Favorite

The Observer Feb. 24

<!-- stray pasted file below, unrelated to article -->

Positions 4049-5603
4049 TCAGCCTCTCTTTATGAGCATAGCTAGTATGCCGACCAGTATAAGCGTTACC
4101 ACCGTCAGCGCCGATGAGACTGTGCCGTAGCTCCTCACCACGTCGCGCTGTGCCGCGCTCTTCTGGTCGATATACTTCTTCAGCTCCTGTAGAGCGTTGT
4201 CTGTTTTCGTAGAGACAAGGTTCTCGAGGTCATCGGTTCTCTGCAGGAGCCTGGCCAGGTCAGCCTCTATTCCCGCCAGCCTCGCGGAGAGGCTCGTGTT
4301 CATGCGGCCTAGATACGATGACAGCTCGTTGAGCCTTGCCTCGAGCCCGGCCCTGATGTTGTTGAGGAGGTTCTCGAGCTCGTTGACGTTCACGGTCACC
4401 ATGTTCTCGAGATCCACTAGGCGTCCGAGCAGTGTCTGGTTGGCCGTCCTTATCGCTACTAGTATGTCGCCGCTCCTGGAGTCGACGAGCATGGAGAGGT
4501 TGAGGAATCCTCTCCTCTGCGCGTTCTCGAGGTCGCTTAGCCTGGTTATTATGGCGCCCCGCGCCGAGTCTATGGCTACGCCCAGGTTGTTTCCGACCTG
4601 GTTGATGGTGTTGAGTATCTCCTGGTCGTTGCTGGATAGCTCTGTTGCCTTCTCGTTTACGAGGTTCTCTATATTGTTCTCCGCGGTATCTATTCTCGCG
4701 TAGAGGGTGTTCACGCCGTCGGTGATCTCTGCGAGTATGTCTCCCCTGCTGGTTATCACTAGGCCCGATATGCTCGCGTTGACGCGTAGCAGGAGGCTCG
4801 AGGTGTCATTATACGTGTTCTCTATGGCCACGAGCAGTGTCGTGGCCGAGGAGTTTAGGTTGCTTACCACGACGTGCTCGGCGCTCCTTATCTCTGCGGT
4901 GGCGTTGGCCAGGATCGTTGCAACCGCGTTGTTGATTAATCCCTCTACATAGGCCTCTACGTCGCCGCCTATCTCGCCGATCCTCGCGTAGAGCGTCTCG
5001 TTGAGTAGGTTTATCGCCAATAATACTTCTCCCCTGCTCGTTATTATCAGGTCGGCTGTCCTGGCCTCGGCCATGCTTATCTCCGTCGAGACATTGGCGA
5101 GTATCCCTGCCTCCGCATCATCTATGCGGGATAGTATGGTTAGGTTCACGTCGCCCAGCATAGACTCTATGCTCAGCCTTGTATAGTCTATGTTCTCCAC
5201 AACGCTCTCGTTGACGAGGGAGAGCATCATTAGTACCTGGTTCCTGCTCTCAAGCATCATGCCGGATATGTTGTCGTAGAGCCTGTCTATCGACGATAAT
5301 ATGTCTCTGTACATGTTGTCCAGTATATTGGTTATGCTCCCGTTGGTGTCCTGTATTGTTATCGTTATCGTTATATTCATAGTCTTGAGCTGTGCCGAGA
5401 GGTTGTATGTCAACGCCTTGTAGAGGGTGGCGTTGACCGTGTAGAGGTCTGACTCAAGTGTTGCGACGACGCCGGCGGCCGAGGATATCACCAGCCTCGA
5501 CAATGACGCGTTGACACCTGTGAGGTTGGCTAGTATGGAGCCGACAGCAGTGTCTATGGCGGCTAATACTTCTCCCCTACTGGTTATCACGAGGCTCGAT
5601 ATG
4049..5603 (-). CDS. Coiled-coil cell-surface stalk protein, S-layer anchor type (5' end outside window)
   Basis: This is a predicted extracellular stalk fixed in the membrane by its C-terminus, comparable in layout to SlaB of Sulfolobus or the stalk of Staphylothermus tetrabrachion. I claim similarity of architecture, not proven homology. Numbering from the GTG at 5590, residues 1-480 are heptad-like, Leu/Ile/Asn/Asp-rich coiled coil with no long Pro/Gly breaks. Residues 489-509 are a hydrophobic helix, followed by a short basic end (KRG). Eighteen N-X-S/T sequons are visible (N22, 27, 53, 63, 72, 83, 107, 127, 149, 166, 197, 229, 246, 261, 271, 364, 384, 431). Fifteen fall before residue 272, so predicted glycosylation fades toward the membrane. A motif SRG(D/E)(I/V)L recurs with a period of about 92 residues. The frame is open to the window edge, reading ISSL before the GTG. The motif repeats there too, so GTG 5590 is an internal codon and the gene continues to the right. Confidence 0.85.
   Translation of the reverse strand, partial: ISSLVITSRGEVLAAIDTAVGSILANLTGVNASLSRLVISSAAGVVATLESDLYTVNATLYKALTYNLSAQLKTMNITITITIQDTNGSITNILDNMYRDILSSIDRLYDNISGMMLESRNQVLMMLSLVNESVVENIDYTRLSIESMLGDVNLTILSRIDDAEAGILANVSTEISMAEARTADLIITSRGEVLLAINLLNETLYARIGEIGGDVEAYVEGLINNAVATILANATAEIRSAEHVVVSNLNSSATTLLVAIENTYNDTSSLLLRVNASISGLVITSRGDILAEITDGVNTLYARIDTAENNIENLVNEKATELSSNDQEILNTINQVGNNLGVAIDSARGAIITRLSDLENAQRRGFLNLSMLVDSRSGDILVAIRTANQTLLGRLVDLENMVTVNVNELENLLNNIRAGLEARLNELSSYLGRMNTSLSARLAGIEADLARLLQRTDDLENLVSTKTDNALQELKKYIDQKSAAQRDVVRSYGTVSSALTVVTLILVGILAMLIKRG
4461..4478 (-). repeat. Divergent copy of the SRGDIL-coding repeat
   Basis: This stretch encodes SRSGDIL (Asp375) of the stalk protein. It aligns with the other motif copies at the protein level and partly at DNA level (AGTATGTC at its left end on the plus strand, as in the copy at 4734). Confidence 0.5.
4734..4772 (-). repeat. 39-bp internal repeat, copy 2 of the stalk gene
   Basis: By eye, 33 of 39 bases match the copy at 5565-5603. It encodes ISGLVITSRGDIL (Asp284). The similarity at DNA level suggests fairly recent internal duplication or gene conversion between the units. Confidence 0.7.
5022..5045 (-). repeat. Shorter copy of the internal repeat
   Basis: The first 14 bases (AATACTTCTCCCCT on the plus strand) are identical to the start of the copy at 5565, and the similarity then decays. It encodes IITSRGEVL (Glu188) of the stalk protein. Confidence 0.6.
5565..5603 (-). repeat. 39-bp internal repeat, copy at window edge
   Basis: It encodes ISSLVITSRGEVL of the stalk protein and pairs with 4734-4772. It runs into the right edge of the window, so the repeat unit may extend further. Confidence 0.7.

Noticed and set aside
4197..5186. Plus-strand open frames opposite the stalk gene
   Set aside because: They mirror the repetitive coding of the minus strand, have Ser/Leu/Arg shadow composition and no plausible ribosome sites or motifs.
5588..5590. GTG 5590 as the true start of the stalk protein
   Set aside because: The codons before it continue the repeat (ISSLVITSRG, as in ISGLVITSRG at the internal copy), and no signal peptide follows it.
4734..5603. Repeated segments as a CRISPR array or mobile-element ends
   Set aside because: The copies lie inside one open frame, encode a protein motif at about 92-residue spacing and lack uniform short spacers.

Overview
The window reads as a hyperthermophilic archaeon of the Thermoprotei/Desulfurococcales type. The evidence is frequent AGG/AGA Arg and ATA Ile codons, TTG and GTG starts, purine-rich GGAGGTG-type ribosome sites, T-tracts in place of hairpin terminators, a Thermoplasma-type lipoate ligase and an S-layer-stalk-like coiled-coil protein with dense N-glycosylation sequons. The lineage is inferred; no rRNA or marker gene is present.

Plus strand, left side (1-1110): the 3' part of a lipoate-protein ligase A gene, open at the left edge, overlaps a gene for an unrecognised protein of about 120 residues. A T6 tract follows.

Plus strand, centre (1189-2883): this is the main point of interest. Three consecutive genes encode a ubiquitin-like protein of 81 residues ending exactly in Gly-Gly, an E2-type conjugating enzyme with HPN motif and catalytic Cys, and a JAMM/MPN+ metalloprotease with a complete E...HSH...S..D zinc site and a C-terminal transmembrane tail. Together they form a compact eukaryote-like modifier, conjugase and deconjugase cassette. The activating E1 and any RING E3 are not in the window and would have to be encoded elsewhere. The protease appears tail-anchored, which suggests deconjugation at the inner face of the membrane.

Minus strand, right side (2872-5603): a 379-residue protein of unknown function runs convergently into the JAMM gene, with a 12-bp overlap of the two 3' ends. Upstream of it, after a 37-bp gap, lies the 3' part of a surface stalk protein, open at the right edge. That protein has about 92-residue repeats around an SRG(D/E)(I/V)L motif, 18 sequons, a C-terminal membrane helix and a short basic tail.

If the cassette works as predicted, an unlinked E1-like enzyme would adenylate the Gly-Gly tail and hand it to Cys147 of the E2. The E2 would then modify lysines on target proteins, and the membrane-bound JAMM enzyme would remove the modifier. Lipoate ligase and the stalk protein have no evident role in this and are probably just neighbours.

Does tipping now work in reverse? If you give someone money for good service, do they hold this against you? The Observer inquires because of a recent experience with his newspaper carrier. (Yes, The Observer subscribes to the daily paper, despite its deficiencies. We like its star columnist, Gene Lyons, and we chuckle at “Dilbert” and the wilder letters to the editor. In the summer, we read the reports of Arkansas Traveler games.) First, a little background. Years ago, newspaper carriers were schoolboys who came around to each house on their route and collected for the papers. Customer and carrier knew each other. Tipping was common. It was not resented. Now, the carriers are adults delivering papers as a second source of income. They don’t collect. Instead, the newspaper office sends out bills. Chances are, you never see your carrier. But around Christmas time, the carrier will stick an envelope bearing his name and address inside a newspaper, obviously an invitation to send a gratuity. Under this impersonal system, The Observer had grown rather lax about tipping, frankly. He’s not proud of this. The quality of service didn’t seem to be affected, though, tip or no tip. Late last year, he felt obliged to tip. On Election Day, the National Rifle Association paid to have the papers delivered in a plastic covering with a “Vote Bush” message on it. Some carriers declined the NRA materials, using the standard yellow plastic coverings instead, even though they had to pay for those and the NRA plastic was free. The Observer’s carrier was one such. Did the carrier know that The Observer’s neighborhood is perhaps the most anti-Bush area in Arkansas? Perhaps. We appreciated the gesture regardless. So, when the time came, we sent a tip to the carrier. That’s when our heartaches began. Since tipping, our service has gone to pot, the paper often arriving late and sometimes not at all. We came across for him, and now he doesn’t respect us anymore. (Alternatively, the NRA may have put a contract out on him. It’s hard to deliver newspapers under fire.) The Observer took himself to New York last week and the entertainment included a visit to “Fat Pig,” the off-Broadway drama that stars Little Rock native Ashlie Atkinson as the surprising (because she’s plus-sized) girlfriend of a studly guy. It ends badly. The guy can’t handle the peer pressure from a witch of an ex-girlfriend with thighs the size of pencils and a guy friend who’s a pluperfect butt. Atkinson is great, as all the reviews have said, a warm stage presence. Her trip to her boyfriend’s company beach party in a bathing suit (a “fat suit” that dramatically exaggerates her size) is no fun for a plus-size Observer to watch. Most of us decided to go easy on dinner that night. Playwright Neil LaBute puts the audience right to work on the eating thing. The play opens with Atkinson at a lunch counter, methodically putting away a slice of cheese pizza and other food, the only sound for several minutes her mannerly dining. We had a warm reunion with Atkinson after the play. She was an intern at the Times years ago. She was heading out to dinner with her boyfriend. He always wants to grab pizza. She confesses she’s lost her taste for it. Reader Paul Nations petitioned the Arkansas Times last week for The Observer’s help in identifying a bird in his backyard. The Observer is glad to oblige. Mr. Nation’s note: “This evening I saw a bird in my backyard I’ve never seen in Little Rock before. It was about the size of a cardinal. It had a black neck, head, back and wings with a white wing slash, the sides were reddish brown and the underbelly was white/grey. It was feeding on scattered seed on the ground with my doves and female cardinals.” Had it been spring, Mr. Nations’ bird would have introduced himself and he wouldn’t have had to turn to The Observer. He would have said “towhee.” Then, he would have commanded Mr. Nations, quite clearly, to “Drink your tea.” It’s winter, though, so the Eastern towhee (which used to be called a rufous-sided towhee, but the show-offs in charge of bird names insist on changing them every year just to prove they can) is not quite ready to sing for a mate and warn other towhees off his turf. There’s always a towhee about somewhere in Arkansas, any time of the year. Now that Mr. Nations has seen one, he’ll see more.